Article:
Posted at 9:38 AM on September 25, 2006
by Euan Kerr
I got a few chills from the past on Saturday listening to Scott Simon and Elvis Mitchell discussing the release of Peter Watkins work on DVD. Watkins is best known for his 1965 film "The War Game" which acted out what would happen if a nuclear attack hit Britain. Watkins used what were essentially documentary techniques to making feature films. This brought a reality to his work which had been seldom seen at the time. While made for TV "The War Game" was not aired for decades on TV because it was so disturbing. Many of us saw it screened at schools and colleges in later years. It's an incredible film and immensely creepy.
Just as powerful was a film he made in 1964 called "Culloden" which presented a dispassionate portrayal of the last pitched battle on British soil when the Earl of Cumberland defeated the Jacobite army under the command of the man best known as Bonnie Prince Charlie. The victory in 1746 caused a political change in the Scottish Highlands which in time led to the Highland Clearances, where people were driven off their land and replaced by sheep. Many people of Scots descent round the world can trace their ancestors departure to that date. "Culloden" is also an extremely disturbing film, but well worth seeing for the historical context it provides, and the lessons it can provide for today.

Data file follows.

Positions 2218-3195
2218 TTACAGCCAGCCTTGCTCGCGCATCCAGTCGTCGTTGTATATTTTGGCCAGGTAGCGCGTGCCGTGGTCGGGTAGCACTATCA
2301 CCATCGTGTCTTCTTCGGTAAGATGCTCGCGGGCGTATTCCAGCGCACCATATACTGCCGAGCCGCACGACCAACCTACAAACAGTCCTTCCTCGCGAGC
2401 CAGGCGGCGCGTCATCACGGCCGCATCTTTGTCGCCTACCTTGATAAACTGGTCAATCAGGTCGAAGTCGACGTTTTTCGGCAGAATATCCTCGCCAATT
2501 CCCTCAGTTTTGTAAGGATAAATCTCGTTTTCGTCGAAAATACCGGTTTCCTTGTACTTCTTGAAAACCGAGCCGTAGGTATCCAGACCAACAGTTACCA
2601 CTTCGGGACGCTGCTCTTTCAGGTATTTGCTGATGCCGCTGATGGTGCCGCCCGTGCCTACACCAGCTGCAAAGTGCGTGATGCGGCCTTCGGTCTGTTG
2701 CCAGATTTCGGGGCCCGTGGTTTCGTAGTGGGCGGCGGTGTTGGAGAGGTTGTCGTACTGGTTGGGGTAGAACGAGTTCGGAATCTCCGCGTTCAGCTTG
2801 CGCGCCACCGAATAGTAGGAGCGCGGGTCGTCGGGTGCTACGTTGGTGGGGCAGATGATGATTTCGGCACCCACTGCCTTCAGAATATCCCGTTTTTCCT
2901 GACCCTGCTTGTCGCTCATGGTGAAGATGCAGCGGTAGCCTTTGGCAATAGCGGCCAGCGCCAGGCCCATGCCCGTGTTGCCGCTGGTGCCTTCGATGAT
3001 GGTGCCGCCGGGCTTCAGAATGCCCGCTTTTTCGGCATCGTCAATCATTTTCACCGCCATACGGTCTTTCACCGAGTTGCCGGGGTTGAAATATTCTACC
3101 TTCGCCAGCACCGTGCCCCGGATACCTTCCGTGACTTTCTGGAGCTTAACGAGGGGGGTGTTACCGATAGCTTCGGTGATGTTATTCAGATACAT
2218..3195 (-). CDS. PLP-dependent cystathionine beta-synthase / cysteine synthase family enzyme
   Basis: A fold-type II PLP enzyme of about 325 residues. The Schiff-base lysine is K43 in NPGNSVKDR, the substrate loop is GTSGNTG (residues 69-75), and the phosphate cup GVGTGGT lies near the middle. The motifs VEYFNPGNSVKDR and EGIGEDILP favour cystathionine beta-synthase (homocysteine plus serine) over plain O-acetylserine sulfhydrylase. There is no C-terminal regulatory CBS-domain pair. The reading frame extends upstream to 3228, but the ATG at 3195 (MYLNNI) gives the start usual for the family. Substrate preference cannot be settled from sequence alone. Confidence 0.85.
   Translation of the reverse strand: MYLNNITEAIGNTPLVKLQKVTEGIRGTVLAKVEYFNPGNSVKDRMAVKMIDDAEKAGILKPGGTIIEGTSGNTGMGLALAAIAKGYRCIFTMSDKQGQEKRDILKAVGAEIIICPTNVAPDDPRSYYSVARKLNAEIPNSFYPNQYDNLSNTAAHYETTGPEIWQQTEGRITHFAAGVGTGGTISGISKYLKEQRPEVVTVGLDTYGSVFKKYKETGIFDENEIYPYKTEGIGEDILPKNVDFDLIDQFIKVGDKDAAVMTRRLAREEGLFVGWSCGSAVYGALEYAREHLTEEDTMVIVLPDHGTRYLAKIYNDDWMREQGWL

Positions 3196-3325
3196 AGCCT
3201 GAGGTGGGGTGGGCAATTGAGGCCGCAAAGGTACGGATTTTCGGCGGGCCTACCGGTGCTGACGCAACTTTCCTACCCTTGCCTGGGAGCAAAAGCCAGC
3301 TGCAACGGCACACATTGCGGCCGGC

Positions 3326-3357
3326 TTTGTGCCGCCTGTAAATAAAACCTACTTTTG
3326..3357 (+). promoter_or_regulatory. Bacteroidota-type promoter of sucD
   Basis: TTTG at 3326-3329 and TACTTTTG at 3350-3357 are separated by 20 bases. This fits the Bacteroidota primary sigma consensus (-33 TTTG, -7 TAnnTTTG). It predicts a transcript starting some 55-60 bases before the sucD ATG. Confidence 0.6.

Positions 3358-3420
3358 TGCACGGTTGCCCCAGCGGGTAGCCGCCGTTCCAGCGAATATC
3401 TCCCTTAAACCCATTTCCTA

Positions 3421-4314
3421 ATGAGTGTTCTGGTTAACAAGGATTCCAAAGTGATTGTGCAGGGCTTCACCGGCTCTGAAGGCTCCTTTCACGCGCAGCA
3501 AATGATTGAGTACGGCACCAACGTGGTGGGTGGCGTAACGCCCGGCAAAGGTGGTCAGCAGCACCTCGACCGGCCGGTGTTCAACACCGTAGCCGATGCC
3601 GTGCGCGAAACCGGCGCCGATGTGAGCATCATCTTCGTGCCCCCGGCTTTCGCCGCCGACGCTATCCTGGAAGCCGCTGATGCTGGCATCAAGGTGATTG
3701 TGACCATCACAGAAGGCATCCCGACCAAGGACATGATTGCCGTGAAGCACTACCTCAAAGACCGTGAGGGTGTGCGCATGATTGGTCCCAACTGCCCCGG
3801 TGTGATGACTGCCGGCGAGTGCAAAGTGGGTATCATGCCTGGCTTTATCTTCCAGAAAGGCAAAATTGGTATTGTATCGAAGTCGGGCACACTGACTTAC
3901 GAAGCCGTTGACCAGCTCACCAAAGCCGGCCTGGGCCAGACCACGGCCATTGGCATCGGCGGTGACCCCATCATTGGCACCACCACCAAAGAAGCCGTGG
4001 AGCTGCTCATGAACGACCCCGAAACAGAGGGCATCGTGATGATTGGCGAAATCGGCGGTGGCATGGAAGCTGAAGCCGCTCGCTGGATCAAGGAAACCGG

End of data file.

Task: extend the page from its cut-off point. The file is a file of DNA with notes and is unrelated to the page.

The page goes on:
While you are at the NPR site check out Anita Elsh's story about the live action performance of "Ben Hur" in Paris. It's cinematic obsession at it's finest.